Figure 6: Two shaft kilns for CCM production at Magnezit’s Lower Angara production site, Krasnoyarsk. (Source: Magnezit Group)  

Turkey: Kumas

Turkish magnesia supplier Kumas Manyezit Sanayi AS is based in Eskisehir, south of Istanbul in western Turkey. Gozde Holding Co. has a 51% controlling share in the company, while other partners collectively hold a combined 49% stake.  

Table 11: Mineral resources and reserves of Kumas 

Mineral status

Category

Ore (millions of tonnes)

Contained magnesite (millions of tonnes) *

Mineral resources

Measured and indicated

57.5

36.66

Mineral reserves

Proved and probable

69.64

44.39

Total

Resources and reserves

127.14

81.05

*Contained magnesite is the final beneficiated feed material to rotary/shaft kilns (Source: Kumas)

Kumas controls 12 major mining areas, containing more than 60 magnesite deposits. For nine of these areas, almost 1,500 boreholes have been drilled and tested to date. The company’s mineral resources and reserves, calculated to JORC guidelines, are shown in Table 11.

Kumas’ magnesite deposits are all cryptocrystalline, found in veins and stockworks. Processing the magnesite involves separation by hand picking whitish magnesite and greenish serpentine. Following blasting, there can be 50% whitish and 50% greenish waster serpentine (this ratio varies from veins and stockworks). The next stage is crushing and magnetting, which removes more of the serpentine. Further crushing is carried out in the main plant with drying, magnetting and optical sorting. For mining of a particular stockwork in the Ballic Regions, 22% of feed material will be generated, with 78% waste consisting mainly of serpentine.  

Table 12: Production of crude magnesite and ore concentrate 2011-2015 ('000 tonnes)

Magnesite production

2011

2012

2013

2014

2015

Capacity

Actual

Capacity

Actual

Capacity

Actual

Capacity

Actual

Capacity

Programme

Kumas mine

Crude magnesite

490

523

549

643

633

480

800

700

850

760

Ore concentrated

368

371

385

350

450

360

650

500

600

550

Tavsanli mine

Crude magnesite

-

22

60

55

138

138

200

100

200

150

Ore concentrate 

-

5

40

42

150

110

150

70

150

105

Source: Kumas

At Kumas’ Kutahya plant in western Turkey, the company has three rotary kilns. Production of magnesite from Kumas’ two active mining areas – Kumas and Tavsanli – is shown in Table 12, with capacity and actual tonnages for 2011-2014 and programmes for production in 2015.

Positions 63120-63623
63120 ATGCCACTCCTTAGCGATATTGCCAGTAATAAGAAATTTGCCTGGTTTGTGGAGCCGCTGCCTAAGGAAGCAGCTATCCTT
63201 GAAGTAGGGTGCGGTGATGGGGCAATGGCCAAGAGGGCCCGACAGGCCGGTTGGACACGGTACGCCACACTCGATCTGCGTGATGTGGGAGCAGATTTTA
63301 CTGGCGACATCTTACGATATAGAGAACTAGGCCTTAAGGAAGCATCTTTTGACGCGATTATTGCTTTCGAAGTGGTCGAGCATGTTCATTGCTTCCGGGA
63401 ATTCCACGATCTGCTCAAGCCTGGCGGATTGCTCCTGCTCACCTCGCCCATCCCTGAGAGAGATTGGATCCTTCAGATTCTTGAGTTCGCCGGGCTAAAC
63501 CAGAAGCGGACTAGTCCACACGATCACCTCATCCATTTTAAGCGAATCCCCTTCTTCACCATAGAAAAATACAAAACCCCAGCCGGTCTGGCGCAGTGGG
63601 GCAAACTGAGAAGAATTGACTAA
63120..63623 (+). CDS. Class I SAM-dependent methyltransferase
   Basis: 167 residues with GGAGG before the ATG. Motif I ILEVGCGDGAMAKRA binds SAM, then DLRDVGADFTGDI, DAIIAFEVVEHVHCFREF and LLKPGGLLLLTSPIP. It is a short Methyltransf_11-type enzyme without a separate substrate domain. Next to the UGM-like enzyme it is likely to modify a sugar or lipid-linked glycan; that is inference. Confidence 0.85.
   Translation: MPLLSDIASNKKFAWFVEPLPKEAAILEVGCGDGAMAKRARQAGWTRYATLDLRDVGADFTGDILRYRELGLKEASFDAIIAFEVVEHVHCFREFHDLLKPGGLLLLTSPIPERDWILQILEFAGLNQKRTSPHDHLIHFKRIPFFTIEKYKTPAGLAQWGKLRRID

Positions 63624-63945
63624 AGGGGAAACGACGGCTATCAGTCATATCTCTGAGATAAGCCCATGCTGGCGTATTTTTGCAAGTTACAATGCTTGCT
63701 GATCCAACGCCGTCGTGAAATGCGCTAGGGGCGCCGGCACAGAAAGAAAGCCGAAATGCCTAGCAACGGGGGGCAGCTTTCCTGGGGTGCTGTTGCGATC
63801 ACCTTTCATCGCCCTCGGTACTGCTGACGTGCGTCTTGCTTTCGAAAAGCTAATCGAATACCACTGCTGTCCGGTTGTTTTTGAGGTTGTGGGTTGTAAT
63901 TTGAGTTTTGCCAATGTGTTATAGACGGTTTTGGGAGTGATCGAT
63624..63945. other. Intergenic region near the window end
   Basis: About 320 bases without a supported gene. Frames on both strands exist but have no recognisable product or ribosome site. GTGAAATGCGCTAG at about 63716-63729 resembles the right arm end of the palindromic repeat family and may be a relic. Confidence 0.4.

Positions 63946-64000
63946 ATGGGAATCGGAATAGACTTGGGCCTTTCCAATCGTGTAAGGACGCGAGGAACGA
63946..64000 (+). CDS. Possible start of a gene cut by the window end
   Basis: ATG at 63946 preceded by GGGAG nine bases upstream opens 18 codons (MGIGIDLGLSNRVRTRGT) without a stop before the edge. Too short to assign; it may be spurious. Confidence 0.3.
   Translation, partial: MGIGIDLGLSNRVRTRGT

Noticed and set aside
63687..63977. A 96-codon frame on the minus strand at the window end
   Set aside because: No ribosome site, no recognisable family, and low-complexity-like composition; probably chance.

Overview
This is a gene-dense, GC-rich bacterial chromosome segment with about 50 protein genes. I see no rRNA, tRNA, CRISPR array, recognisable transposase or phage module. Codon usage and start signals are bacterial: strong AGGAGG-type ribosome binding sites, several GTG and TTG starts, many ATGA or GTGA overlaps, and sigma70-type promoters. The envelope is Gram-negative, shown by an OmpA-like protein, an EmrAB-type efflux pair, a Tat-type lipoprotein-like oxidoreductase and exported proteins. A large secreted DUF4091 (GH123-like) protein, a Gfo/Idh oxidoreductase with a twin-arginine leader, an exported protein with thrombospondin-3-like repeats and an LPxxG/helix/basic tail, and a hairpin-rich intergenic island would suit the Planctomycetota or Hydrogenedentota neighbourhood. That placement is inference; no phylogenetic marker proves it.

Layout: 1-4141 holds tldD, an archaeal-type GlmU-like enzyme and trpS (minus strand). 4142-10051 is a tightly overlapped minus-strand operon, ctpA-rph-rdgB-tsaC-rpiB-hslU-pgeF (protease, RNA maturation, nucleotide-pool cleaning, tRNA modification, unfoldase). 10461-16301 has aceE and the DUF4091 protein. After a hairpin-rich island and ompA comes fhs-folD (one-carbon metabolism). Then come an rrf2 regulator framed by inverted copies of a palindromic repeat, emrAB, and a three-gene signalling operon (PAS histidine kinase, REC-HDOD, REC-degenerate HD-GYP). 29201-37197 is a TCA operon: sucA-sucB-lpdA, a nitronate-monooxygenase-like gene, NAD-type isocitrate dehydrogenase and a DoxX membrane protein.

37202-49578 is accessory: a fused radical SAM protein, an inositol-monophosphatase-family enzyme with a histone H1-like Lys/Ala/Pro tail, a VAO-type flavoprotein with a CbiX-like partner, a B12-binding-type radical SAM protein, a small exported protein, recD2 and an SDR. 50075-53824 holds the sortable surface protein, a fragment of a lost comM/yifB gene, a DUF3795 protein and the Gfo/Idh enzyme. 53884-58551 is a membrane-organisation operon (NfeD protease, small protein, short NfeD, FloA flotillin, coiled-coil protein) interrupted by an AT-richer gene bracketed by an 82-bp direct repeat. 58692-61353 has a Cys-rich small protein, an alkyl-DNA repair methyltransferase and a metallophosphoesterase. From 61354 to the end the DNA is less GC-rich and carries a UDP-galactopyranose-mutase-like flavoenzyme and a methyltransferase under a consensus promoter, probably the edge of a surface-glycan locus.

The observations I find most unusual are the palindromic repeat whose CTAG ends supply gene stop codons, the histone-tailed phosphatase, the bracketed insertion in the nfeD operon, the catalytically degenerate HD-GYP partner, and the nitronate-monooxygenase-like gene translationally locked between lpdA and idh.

Production of CCM, DBM and EFM from the company’s Kumas and Tavsanli plants is shown in Table 13 for 2011-2014, together with the programme for 2015.    

Kumas’ capacity for refractory brick and monolithic production in 2011 was 143,000 tonnes, comprising 93,000 tonnes for brick and 50,000 for monolithics. The company’s 2015 capacity stands as 180,000 tonnes, consisting of 120,000 tonnes brick and  60,000 tonnes monolithic. 

Table 13: Production of CCM, DBM and EFM from Kumas and Tavsanli plant, 2011-2015 ('000 tonnes)

Kumas and Tasvsanli plants

2011

2012

2013

2014

2015

Capacity

Actual

Capacity

Actual

Capacity

Actual

Capacity

Actual

Capacity

Programme

Kumas plant

DBM-CCM- DBD

180

174

180

152

260

212

260

211

260

233

EFM

17.5

12.3

17.5

13.5

17.5

16.5

17.5

17.5

40

37.5

Tavsanli plant

Rotary kiln CCM

11

0

20

13

20

13

20

10

20

18

1.Shaft kiln CCM

10

2

10

6

10

5

10

7

10

7

2.Shaft kiln CCM

30

0

30

1

30

17

30

17

30

25

Total

248.5

188.3

257.5

185.5

347.5

263.5

337.5

262.5

360

320.5

Source: Kumas

Acknowledgements:

Professor Wen Lu (China)

Dr Dmitry Borzov (Magnezit Group)

M. Şevket Erol (general manager, Kumas, Turkey)

Vasili Nicoletopoulos (Natural Resources GP, Greece)

Industrial Minerals and many others.

*Ian Wilson is a consultant based in the UK.